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The Trip Out, Clopton, GB

The Trip Out, Clopton, GB

What would be more fitting than a big bowl of porridge at the start of a two-wheeled journey to Brexitannia. The question remains though, why am I doing this – and at four in the morning?

But the ferry has been booked, and the satnav is telling me the way. I don the helmet, start the Shovel, the fire breathing machine slowly warming the cold oil in its innards. After the first rather chilly early morning hours a welcome coffee, fuel and croissant break warms the body again, as does a severe case of fuel anxiety a few hours later near the French border. Friendly natives do their best to help us make the ferry just in time.

Drive left on the motorway until the little voice

says it's time for the country roads. These Englishmen know how to do country. The Shovel rumbling merrily across meadows, fields and groves, passing inviting pubs and village greens until the destination, an abandoned airfield comes into view. Sprawling and derelict, with a museum at its core, and loads of old Harleys and Brit bikes sputtering, clunking and purring about. Talk about engines: The Trip Out's uniqueness is in its real bikes for real roads. No show queens here, every one of these beautifully built machines could be ridden right away. My personal favourite was no custom though, but a sweet Sixties barn find early Sportster with an original mileage of just 7.000 on the odometer. Beautifully rusted at the edges, a true Harley if ever there was one. There were upsweep pipes to seriously endanger incoming aircraft, vintage Indians (complete with engineer/home builder), early and late Brit bikes, bonkers Jap builds, beautiful Knucks and Pans, Shovels everywhere, Sporties galore. If you don't see the Harley of your dreams here, you have as much gasoline in your blood as a bucket of buttermilk.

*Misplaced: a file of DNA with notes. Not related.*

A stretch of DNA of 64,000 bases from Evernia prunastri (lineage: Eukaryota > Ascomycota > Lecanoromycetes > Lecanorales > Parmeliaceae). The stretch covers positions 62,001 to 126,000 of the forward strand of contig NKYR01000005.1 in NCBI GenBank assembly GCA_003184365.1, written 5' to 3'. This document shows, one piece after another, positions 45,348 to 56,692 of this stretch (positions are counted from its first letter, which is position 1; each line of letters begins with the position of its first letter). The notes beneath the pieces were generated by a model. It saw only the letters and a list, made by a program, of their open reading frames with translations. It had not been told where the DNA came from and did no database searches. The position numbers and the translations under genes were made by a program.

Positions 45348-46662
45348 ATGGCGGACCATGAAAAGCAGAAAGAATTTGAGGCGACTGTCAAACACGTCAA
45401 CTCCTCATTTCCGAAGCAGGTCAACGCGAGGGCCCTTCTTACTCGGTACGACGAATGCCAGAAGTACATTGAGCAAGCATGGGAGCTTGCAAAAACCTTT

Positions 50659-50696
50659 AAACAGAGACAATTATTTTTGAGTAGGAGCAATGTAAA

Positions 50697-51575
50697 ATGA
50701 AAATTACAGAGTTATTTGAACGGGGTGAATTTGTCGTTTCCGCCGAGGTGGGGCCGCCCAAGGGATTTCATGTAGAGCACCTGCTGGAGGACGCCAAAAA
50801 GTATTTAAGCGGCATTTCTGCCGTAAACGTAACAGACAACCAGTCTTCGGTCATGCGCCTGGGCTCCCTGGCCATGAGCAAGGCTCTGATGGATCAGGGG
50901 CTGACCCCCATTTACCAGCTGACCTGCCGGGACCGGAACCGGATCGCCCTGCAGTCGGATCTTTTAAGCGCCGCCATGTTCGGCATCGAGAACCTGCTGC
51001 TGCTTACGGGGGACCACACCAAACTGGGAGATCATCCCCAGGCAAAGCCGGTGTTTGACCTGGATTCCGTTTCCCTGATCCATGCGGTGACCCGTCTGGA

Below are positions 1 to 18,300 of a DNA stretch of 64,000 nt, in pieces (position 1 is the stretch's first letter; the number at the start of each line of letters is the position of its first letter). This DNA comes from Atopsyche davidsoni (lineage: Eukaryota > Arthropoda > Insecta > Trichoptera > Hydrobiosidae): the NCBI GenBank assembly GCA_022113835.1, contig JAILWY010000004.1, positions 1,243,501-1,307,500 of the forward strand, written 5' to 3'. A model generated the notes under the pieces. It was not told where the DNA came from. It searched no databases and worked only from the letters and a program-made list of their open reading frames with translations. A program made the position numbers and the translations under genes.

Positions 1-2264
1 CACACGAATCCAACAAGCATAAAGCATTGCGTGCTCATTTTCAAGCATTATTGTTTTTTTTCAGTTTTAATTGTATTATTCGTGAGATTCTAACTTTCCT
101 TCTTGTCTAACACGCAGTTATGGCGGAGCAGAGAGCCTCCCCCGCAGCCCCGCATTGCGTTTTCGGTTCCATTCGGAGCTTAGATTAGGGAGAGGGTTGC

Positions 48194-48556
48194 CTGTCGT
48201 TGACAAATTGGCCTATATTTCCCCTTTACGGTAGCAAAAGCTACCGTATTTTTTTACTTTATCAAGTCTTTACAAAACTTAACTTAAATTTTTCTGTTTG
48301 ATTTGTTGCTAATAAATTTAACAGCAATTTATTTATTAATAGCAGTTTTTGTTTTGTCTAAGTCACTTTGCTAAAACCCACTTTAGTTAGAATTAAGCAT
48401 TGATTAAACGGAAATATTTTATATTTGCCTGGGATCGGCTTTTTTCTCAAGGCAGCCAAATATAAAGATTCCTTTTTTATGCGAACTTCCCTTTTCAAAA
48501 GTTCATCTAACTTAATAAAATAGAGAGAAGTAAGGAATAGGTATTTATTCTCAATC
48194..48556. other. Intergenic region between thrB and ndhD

If you wanted to dance to get warm, the excellent

choice of bands by Anna and Andy would not let you down. Moto Vamp, The Snakerattlers and Admiral Sir Cloudesley Shovell and between acts, the fabulous Meyer dancers used their well manicured bods to make heads spin and drive up body heat.

On the way home the Shovel ran like clockwork from tank stop to tank stop, but a few miles from home a downpour out of the night sky got us, and before we could change into rain gear we were soaked to the bone, freezing, miserable and wet. Bringing back the question: why are we doing this? The answer, my friend, is somewhere in the wind in your hair.